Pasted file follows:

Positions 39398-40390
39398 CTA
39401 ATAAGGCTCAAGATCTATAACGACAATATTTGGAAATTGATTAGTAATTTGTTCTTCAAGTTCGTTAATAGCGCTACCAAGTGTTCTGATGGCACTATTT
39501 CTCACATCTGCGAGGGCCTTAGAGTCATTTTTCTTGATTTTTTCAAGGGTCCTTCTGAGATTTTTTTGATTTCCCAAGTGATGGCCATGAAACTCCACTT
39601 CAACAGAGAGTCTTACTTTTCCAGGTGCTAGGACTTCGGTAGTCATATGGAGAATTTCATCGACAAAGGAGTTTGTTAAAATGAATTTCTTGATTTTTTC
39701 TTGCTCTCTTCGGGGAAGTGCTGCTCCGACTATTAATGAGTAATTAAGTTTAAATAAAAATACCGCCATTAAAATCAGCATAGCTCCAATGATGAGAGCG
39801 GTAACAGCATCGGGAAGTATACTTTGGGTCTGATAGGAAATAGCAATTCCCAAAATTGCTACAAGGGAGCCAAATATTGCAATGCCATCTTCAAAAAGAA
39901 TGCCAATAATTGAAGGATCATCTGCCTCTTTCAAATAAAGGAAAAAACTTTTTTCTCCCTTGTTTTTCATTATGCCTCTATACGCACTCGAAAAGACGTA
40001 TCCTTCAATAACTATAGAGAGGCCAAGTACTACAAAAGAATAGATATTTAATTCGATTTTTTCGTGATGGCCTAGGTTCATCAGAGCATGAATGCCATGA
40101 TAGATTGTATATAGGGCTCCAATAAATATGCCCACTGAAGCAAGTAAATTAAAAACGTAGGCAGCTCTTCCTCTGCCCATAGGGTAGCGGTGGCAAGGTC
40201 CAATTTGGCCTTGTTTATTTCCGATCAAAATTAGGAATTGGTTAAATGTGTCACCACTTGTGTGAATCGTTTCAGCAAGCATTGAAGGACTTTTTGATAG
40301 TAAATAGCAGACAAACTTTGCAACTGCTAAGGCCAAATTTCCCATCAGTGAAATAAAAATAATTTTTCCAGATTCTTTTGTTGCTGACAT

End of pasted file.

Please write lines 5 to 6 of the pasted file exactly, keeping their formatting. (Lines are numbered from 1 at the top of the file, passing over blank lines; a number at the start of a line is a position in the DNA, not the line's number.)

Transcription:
39601 CAACAGAGAGTCTTACTTTTCCAGGTGCTAGGACTTCGGTAGTCATATGGAGAATTTCATCGACAAAGGAGTTTGTTAAAATGAATTTCTTGATTTTTTC
39701 TTGCTCTCTTCGGGGAAGTGCTGCTCCGACTATTAATGAGTAATTAAGTTTAAATAAAAATACCGCCATTAAAATCAGCATAGCTCCAATGATGAGAGCG